The Frame Limits Your View…

Quotes and Notes #335, October 5

Change your position, modify your view.

Change your position, modify your view.

“You can, you should, and if you’re brave enough to start, you will.”—Stephen King, “On Writing: A Memoir of the Craft.”—

The window is a framed picture that holds an outside picture. The picture is not complete, though, because the perspectives and the dimensions of the view change with your position. There are still boundaries and to get past them, you need to occasionally climb through the window to get the entire picture.

Look at your life through different windows and then go outside and study the view looking in. It could be fun. It could be scary—who knows.

But share a smile with those you see through the window. That will make you happy.
Everything is going to be all right
John P. Schulz—“Sweetie Drives on Chemo Days.”

Do Random Patterns Exist?

Quotes and Notes #329 September 29

Do patterns confine us or set us free?

Do patterns confine us or set us free?

“From where we stand the rain seems random. If we could stand somewhere else, we would see the order in it.”—Tony Hillerman, “Coyote Waits”—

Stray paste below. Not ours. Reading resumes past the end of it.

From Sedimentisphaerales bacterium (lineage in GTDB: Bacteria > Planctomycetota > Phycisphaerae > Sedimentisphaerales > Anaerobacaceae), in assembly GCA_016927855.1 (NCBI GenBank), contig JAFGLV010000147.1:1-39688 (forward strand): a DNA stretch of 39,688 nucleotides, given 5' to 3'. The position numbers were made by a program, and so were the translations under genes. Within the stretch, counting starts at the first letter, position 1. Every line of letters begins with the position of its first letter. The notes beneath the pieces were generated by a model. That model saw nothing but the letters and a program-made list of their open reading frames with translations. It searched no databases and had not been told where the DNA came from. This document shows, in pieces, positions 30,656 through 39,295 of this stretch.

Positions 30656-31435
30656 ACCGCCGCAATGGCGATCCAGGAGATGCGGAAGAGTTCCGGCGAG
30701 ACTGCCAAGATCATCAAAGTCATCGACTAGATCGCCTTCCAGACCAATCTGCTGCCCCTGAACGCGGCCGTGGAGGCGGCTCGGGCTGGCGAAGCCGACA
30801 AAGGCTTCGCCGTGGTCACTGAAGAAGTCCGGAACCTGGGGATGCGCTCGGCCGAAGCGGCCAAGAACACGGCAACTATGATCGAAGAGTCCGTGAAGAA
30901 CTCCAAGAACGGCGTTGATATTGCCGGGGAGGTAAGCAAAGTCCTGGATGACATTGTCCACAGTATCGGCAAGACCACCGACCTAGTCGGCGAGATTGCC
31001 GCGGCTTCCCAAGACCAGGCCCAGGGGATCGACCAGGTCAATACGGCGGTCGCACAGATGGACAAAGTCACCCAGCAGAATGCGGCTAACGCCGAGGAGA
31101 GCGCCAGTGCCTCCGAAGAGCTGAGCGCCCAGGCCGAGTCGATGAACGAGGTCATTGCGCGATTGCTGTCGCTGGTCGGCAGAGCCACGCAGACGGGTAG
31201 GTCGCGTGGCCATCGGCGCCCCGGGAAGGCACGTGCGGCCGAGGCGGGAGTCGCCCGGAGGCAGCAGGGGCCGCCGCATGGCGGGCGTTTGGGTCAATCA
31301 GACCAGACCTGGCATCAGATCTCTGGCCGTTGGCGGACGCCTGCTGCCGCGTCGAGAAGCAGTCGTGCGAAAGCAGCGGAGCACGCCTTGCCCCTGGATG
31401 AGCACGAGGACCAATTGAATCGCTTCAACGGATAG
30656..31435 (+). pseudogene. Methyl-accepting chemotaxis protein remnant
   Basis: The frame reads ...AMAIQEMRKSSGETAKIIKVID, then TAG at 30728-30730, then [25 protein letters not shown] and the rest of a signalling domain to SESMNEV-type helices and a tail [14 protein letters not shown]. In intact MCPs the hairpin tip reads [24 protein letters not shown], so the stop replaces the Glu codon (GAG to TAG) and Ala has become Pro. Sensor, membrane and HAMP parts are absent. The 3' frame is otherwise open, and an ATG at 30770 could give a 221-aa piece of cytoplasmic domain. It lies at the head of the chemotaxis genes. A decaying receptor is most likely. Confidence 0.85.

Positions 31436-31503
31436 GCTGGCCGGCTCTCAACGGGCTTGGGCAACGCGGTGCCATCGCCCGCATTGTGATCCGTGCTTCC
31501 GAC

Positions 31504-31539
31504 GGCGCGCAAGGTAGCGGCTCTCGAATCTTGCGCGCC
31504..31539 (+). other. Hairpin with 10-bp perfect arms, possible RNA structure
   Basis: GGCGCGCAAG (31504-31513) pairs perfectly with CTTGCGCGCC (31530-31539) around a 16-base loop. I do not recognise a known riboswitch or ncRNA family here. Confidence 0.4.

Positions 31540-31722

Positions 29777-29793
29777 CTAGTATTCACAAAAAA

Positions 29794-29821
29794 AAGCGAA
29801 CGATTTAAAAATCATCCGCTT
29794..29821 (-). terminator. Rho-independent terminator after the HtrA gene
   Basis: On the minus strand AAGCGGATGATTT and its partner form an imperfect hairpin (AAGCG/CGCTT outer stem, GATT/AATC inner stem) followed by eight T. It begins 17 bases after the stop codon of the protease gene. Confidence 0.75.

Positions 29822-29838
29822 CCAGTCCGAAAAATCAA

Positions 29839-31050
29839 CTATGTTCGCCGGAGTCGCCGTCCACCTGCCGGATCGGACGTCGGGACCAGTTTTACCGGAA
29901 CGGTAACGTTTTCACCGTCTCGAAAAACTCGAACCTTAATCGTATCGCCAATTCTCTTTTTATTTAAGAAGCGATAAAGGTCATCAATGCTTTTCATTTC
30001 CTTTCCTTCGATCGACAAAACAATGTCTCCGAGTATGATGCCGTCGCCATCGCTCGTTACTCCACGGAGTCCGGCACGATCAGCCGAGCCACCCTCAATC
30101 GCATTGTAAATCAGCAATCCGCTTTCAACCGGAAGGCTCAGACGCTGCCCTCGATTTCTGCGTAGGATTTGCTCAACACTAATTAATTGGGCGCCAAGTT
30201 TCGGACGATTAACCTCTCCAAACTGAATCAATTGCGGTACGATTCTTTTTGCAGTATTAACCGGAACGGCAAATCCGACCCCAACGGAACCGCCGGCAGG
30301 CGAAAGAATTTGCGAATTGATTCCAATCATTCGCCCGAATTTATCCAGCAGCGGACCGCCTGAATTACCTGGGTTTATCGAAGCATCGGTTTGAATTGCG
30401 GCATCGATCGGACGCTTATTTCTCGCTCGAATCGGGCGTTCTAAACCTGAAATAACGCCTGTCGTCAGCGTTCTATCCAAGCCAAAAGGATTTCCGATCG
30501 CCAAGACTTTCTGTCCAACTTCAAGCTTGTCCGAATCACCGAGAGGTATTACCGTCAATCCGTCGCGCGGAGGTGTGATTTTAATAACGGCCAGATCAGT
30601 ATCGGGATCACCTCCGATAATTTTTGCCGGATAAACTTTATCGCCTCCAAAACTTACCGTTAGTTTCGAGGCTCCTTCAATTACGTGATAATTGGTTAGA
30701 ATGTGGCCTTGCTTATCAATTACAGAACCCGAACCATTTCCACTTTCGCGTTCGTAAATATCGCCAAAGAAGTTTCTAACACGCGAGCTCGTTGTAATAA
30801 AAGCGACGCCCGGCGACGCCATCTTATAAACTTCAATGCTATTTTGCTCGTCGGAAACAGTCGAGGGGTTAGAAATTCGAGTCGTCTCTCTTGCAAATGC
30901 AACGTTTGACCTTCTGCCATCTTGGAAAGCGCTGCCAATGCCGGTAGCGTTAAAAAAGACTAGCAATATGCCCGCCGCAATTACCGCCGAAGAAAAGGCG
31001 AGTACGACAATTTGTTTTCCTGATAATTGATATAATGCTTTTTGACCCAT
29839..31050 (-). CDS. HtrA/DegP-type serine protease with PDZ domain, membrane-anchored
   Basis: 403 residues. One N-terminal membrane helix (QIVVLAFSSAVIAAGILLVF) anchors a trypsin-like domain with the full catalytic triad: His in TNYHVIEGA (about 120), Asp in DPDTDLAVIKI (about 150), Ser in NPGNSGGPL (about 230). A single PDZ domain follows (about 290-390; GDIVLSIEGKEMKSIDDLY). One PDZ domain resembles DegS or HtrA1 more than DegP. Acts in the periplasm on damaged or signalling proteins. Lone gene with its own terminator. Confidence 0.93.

There is often a pattern to our thoughts, actions, and concerns. The pattern, followed closely, can become a confinement. Sometimes we allow trivial concerns to pile up on us and to close us in like prison bars.

We can close our eyes, package the concerns, and imagine being on a hill looking down at the situation. Everything will look different. From a different perspective, it all becomes easier to deal with.

Cast a big grin down from the hill
Everything is going to be all right
John P. Schulz—“Sweetie Drives on Chemo Days.”

If You Can’t Change the Job, Change Your Viewpoint…

Quotes and Notes #315, September 15

If you move a bit one way or the other, the view changes.

If you move a bit one way or the other, the view changes.

“Why not make a daily pleasure out of a daily necessity.”—Peter Mayle—

Now, there’s an idea. It’s been my job to wash the dinner dishes since I was a child. I always looked at the job as drudgery. Things changed, though, over the years, and now I look at the time spent washing dishes as a free time for meditation and reflection.

What daily chores or rituals do you see as burdens? Try approaching them with a different viewpoint. It certainly won’t hurt anything.

And it never hurts to share a smile
Everything is going to be all right
John P. Schulz—“Sweetie Drives on Chemo Days.”

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